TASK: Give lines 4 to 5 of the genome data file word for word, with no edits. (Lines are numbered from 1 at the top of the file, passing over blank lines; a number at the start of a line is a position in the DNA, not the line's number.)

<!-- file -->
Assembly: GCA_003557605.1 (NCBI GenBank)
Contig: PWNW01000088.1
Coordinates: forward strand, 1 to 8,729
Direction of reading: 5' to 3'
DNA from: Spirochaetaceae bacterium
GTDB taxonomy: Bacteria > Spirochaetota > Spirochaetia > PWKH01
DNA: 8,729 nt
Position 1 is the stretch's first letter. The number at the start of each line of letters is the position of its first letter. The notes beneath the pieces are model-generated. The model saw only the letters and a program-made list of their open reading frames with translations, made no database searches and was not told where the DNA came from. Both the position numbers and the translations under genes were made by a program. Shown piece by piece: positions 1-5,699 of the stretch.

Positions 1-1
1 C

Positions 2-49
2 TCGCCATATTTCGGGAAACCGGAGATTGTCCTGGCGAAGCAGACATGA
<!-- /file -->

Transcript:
Direction of reading: 5' to 3'
DNA from: Spirochaetaceae bacterium